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Commentary | 14 January 2015

Minsk ceasefire only anaesthesia, not treatment of the illness

Image of Anatoliy Grytsenko

Anatoliy Grytsenko |Former Defence Minister; Former Chairman of the National Security and Defence Committee in the Ukrainain Parliament

Diplomacy Eastern Europe Europe Russia Russia-West Relations Security Ukraine Euro-Atlantic Security

Two elements are important for the success of diplomatic (and other) efforts in finding a solution to the Russia-Ukraine military conflict:  the agenda, and format, of the talks with Russia.

On the agenda, if further talks are based on the scope of last year’s ‘Minsk agreements’ of 5th and 19th September, it will be impossible to stop the Russian military intervention and restore peace in Ukraine and Europe at large. The ‘Minsk agreements’ do not address three key objectives which are vital for sustainable peace in Ukraine, the restoration of international law as well as the prevention of any further Russian military aggression, including against EU and/or NATO member-states. The first of those objectives must be the full withdrawal of Russian troops, Russian paramilitary formations, Russian military hardware, and Russian weapons from Ukrainian territory. The two other, equally important objectives are the restoration of Ukraine’s control over its state border in the eastern part of the country and the return of the Crimean peninsula to Ukrainian state sovereignty.

The ‘Minsk agreements’ provide only a temporary, quasi-peaceful solution, prolonging further Russian occupation and control of Ukrainian territory. The military conflict is therefore frozen and can easily re-escalate at any time over the months, years or decades ahead. The package of ‘Minsk agreements’, even if renewed and reinforced, is only anaesthesia, not a treatment of the illness.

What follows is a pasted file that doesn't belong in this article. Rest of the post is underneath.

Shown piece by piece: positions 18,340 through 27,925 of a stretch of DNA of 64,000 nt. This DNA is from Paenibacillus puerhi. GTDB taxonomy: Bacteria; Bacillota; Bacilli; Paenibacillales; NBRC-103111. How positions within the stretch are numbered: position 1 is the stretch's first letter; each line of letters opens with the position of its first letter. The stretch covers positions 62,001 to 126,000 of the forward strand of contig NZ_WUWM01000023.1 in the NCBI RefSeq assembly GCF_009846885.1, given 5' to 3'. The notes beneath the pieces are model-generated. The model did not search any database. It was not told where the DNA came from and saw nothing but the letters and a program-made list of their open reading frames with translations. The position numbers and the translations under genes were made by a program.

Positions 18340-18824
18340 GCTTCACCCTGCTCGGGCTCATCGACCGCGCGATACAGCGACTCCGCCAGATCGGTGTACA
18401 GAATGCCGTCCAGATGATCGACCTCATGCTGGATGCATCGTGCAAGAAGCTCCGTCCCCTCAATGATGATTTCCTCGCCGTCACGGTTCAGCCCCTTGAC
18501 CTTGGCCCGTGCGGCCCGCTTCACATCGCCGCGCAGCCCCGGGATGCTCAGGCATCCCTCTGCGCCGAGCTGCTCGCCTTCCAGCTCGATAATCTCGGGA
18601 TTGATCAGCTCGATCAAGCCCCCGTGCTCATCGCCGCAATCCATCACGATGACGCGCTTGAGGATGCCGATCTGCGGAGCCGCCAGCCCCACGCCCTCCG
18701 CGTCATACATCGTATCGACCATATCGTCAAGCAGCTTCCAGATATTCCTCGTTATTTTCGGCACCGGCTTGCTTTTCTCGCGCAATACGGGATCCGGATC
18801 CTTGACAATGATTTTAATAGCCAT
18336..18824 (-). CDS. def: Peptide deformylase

Regarding the format of the talks, the ‘Normandy format’ is more suitable than the current Minsk framework. However, it leaves aside important players such as the United States and the United Kingdom, both of whom are signatories to the 1994 Budapest Memorandum, which ensured Ukraine’s sovereignty within the then existing borders. The most suitable and effective set-up would be the ‘Geneva format’, involving Russia, Ukraine, the European Union and the United States. Such a format was used in negotiations in the spring of 2014. Given the scale of conflict and its possible implications for the whole of Europe and beyond, direct engagement by both the US and the EU is vital.

As a means of negotiating a solution to the Ukraine-Russia conflict, the ‘Minsk format’ has been useless from the very beginning. The main reasons are: Russia’s dominant position at the talks; the weakness of the OSCE which is ill-suited for such a mission; and the wholly inappropriate and intolerable direct participation of pro-Russian separatists in negotiations.

The opinions articulated above represent the views of the author(s), and do not necessarily reflect the position of the European Leadership Network or any of its members. The ELN’s aim is to encourage debates that will help develop Europe’s capacity to address the pressing foreign, defence, and security challenges of our time.